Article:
Sanders Rocks Rodstock


Hannah Glynn, Staff Writer

Rodstock has been a tradition at Kelly Walsh High School for 11 years now. The day full of music and fundraising was founded and named after Rod Mahaffey, a former Kelly Walsh teacher who started the event, naming it after himself.  Mahaffey liked to play music for his classes one day a year, but in 2008 the idea to make Rodstock a school event that showcased student talent took root.   Each year since the event has gotten bigger and bigger.

The biggest purpose of the day is to raise money for the Make a Wish Foundation, and it is always very successful. This year, Kelly Walsh raised over $12,000 for the organization. The day is also full of music and enjoyment, though. Kids and staff come together to perform, raise money, and celebrate each other. One of the students who participated in Rodstock this year, and last year, was junior Carter Sanders.

“I really dig that we can just have a day where we get to hangout and listen to a bunch of music,” said Sanders.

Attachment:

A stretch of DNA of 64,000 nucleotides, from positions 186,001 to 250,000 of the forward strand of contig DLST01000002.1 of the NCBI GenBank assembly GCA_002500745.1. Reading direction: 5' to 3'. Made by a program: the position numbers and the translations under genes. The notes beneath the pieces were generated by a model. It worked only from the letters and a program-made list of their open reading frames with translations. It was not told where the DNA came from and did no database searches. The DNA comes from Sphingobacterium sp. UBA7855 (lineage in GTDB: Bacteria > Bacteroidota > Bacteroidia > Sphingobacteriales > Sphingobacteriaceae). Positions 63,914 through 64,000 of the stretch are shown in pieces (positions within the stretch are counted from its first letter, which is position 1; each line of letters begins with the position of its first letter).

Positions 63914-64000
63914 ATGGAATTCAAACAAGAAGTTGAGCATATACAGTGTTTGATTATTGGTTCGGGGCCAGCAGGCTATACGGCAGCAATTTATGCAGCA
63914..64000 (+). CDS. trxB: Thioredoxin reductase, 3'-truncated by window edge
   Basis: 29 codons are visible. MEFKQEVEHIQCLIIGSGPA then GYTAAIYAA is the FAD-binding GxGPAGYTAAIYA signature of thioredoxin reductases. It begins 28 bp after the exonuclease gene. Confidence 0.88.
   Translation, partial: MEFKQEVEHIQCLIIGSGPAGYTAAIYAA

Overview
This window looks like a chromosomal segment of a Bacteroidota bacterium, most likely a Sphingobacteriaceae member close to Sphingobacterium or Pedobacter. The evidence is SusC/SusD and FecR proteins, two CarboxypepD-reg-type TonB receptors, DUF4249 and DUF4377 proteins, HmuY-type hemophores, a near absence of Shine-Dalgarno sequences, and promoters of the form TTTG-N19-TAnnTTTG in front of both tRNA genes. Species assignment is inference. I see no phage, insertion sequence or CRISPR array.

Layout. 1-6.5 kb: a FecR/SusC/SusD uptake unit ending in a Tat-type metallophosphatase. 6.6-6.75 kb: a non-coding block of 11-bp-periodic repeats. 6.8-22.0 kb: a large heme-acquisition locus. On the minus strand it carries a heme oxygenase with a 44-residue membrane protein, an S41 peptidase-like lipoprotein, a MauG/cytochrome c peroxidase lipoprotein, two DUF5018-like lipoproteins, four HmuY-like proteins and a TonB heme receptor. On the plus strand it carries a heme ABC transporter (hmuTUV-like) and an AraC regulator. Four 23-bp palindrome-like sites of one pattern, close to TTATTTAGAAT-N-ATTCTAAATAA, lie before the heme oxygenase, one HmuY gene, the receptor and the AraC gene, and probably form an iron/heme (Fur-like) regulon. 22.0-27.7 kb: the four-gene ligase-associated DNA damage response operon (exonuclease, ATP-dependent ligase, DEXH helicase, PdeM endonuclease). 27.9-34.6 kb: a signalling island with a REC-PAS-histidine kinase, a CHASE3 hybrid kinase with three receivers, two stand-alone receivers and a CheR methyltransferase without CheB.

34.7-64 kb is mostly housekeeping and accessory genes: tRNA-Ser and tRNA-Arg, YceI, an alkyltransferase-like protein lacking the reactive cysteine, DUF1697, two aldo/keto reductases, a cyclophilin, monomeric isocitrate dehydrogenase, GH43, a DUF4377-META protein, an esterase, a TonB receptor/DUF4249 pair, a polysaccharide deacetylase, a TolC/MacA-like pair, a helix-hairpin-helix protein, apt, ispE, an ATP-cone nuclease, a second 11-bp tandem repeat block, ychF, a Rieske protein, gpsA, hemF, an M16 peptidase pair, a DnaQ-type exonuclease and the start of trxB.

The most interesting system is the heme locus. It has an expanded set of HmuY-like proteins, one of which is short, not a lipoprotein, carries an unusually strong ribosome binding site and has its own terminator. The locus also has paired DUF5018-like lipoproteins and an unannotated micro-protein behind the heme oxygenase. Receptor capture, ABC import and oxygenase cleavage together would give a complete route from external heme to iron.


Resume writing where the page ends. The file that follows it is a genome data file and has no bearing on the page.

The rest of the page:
Sanders is involved in the arts at Kelly Walsh, such as guitar, choir, and the musicals. He’s also in a band with his dad, his uncle, and his brother.

“We started the band around 2015 and have been jammin’ ever since,” said Sanders.

The name of the band is ‘Kings of November’. “We got the name because originally the band was just me, my dad, and my uncle and all of our birthdays are in November,” said Sanders.

The band really engages the crowd and gives the gym a whole different energy. “We just really like to perform a ton, and Rodstock is a really good opportunity to try and give a good performance,” said Sanders.

The crowd loves the rock n’ roll band and really gets involved with the performance.

However, as expected, performers still get really nervous before they get on stage. Nonetheless, Sanders uses it to his advantage.

“At first I’m always at least a little bit nervous, and then I get a huge wave of adrenaline and just go into it with a ‘let’s kill this’ mentality,” said Sanders.

After getting on stage, most of Sander’s nerves go away. He feels the energy of the crowd and gives his energy to them, too. He feels this energy as he’s performing.

“I feed off of the crowd big time for sure, and then the crowd feeds off me,” said Sanders.

He and his band believe that giving a good performance is vital. Sanders explains how he feels once the crowd goes wild.

“I get a super adrenaline rush and everything goes well from there,” said Sanders.

After he’s done performing, Sanders just has fun listening to music and performing for a good cause. Overall, students enjoyed participating in and watching Rodstock. It’s a great event that showcases a lot of talent and raises money for a good foundation.